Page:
“The rise of the Tzalekuhl Empire threatens to disrupt the peace that has lasted for generations across the land of Mezo. When the conquest begins, a young girl named Kyma witnesses the death of her father, Hegol, a tribal leader who refused to yield.

As the solar eclipse nears, Kyma must unite the various tribes against an emperor determined to make them all kneel before his god or be sacrificed in his name.

MEZO is a daring Mesoamerican-inspired Game of Thrones-type epic that can only be found at A Wave Blue World.”

MEZO

DEAD LEGENDS

James Maddox, Gavin Smith, Ryan Ferrier
Cover Artist: Leo Colapietro
$3.99 / 32 pages / Full Color
On Sale October 9

“A widow seeking revenge. A champion hellbent on losing. A world-class assassin second-guessing her contract. The Dead Legends tournament contains a long history of pitting the best fighters in the world against one another, but this year, these combatants bend the rules and place the future of the tournament in jeopardy. This is the martial arts throwback series that hits harder than a kick to the skull, where alliances are made, bonds are broken, and fighters lose their lives.

DEAD LEGENDS is Kill Bill meets Enter the Dragon.”

DEAD LEGENDS

Review: All We Ever Wanted

When it comes to how the future will look, most creators these days only show us how worse the world can get. This direction may be attributed to the decline of the environment and the primal predilection of man. Things don’t exactly look all that great for us. The stories usually involves zombies like The Walking Dead or the widening of the gap between the poor and rich like The Hunger Games. Rarely do they involve utopias as dystopias create the more interesting conflicts that drives our entertainment.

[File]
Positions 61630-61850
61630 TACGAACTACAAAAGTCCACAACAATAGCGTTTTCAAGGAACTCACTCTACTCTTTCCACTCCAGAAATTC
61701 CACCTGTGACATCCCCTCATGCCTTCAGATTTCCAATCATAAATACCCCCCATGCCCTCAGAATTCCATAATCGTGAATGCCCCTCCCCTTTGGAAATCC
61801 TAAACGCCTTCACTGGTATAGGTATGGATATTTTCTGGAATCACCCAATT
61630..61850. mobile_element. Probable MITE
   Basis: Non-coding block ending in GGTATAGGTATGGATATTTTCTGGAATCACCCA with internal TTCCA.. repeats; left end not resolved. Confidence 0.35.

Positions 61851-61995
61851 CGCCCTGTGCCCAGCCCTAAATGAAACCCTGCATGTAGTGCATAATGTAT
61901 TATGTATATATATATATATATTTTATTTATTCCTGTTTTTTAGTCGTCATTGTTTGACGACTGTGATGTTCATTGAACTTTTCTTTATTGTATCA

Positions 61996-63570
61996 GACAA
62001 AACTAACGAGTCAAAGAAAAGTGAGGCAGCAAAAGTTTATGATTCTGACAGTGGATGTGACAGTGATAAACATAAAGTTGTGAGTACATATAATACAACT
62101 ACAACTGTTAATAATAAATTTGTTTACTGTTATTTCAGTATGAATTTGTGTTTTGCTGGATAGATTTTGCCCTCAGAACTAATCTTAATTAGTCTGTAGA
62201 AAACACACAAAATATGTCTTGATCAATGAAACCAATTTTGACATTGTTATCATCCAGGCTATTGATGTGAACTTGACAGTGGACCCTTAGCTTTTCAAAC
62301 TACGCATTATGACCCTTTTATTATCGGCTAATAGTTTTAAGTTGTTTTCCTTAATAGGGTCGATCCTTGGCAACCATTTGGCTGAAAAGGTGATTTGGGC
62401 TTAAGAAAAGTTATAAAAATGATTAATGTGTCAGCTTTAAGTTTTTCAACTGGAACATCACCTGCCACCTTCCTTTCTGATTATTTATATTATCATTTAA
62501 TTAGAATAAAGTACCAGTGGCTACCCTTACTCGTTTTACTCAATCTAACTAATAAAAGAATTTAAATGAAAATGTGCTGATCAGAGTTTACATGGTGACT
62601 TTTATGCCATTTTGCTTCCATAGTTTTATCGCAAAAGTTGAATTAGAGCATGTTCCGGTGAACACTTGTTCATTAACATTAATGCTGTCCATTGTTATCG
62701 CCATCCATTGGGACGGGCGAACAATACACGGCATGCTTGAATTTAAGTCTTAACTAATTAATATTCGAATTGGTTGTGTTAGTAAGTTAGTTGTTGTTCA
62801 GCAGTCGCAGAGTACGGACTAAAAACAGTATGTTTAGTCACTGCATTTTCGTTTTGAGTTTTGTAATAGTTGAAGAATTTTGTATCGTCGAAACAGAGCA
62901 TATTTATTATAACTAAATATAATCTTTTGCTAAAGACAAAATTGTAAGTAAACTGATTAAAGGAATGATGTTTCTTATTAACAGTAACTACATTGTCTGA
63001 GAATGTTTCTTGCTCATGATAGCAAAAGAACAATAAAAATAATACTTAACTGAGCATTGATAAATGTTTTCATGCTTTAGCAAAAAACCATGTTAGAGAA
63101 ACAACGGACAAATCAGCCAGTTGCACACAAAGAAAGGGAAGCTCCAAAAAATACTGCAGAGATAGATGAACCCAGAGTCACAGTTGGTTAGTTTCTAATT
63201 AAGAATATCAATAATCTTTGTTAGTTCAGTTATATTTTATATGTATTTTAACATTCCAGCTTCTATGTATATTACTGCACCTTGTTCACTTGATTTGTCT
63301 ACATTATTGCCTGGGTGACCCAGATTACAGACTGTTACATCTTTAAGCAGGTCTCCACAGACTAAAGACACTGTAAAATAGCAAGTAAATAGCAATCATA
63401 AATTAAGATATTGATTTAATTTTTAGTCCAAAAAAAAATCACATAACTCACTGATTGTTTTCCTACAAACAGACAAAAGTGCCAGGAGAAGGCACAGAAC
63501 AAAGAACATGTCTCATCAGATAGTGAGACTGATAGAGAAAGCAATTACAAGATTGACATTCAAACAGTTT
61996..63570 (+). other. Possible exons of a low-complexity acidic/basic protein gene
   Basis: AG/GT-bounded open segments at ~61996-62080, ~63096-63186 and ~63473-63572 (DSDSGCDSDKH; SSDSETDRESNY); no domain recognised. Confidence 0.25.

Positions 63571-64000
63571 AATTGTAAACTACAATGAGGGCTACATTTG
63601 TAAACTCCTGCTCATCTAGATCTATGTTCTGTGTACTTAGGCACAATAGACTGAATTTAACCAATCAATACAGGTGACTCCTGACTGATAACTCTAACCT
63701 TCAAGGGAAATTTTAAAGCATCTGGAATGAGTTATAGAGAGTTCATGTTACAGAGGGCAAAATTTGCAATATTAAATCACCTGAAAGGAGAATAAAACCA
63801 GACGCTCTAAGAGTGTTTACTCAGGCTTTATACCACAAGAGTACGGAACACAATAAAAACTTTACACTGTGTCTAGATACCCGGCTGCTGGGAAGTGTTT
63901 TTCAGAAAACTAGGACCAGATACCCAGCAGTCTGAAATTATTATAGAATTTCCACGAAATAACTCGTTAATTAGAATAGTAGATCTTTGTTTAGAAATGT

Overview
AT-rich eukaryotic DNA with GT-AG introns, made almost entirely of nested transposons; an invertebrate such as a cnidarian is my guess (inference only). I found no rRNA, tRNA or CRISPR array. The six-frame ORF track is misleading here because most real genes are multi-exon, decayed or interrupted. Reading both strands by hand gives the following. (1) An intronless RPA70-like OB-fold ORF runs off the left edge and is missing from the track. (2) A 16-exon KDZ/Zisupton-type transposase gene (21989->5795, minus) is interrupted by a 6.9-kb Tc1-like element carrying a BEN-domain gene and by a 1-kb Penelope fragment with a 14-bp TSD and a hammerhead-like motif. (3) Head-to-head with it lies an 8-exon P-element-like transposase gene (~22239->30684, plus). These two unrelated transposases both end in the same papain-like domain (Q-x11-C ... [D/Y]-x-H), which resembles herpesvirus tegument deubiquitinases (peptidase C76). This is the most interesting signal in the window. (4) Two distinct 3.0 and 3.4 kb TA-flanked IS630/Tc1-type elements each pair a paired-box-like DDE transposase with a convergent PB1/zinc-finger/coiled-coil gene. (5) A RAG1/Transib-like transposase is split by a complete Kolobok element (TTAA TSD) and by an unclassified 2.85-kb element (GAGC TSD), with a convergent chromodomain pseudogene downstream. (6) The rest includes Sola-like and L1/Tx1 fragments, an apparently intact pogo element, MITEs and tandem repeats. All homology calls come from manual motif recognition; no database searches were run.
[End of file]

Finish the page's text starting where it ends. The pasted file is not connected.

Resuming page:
The thing is there was a time and place where we looked to the stars and though of the possibilities. This is why Back to The Future II was one of the most indelible movies of 1980s and probably most talked about out of that franchise. It gave us hope of what the world could be. Utopias for some reason seem out of reach to the modern imagination. In the latest anthology form A Wave Blue World, All We Ever Wanted, we get several different visions of life in the future where life can be better.

In “The Pilot,” a pilot controls a ship her VR glasses only to encounter an alien queen and her earthbound ally. In “The Weight of Time,” one scientist uses time travel to try and wipe out anti LGBTQ backlash but instead realizes the problem is actually ahead. In “Una,” an alien wins the hearts and minds of the citizens she protects, eventually becoming a citizen because of it. In “Seventeen Souls,” one hero risks it all to save one girl from certain death. In “It Looked like Our Dreams,” two siblings wonder about a future where humanity does save itself. In “Gaea,” mother nature and technology defeat an alien invader in which one protagonist uses to her advantage.  In “Bombs Away,” a world is imagined where violence no longer leads to advantages or problem solving but unity as it was always intended.  In “And The Rest Was Magic,” one woman finds out how it is when one doesn’t buy into the propaganda of a dire future. In “Everything I Own,” one self-admitted pariah slowly builds a community around herself while at the same time, evolving. In “The Inventor’s Daughter,” one woman reunites with her mother after death and returns her to the essence. In “Blackstar,” one man helps people see their future for a cost. In “Life’s A Devil’s Bargain,” one woman shows how hate is more of a choice than one realizes. In “Chat Room,” one awkward girl finds solace with a friend that met online. In “Can you See it Now,” one couple finds out an evil corporation is behind a friend’s death. In “Just Like Heaven,” one young man’s defiance leads to him finding out the secret to the utopia he is living in. In “Alternica,” a man wakes up from being frozen to a world where money doesn’t exist. In “Owning Up To The Past,” one man admits to his daughter, the unjust violence he committed. In “Good Time,” one man’s wish is to see his daughter years after he is released from jail. In “Day At The Park,” a young girl teaches a robot how to fly a kite. In “Choice,” one man designed a robot to have the power of free will, to only regret his decision immediately. In “Seeds,” the grim reaper reminds a retired superhero that there is more to life than regrets.  In “Two Left Feet,” two thieves steal for the love of dance.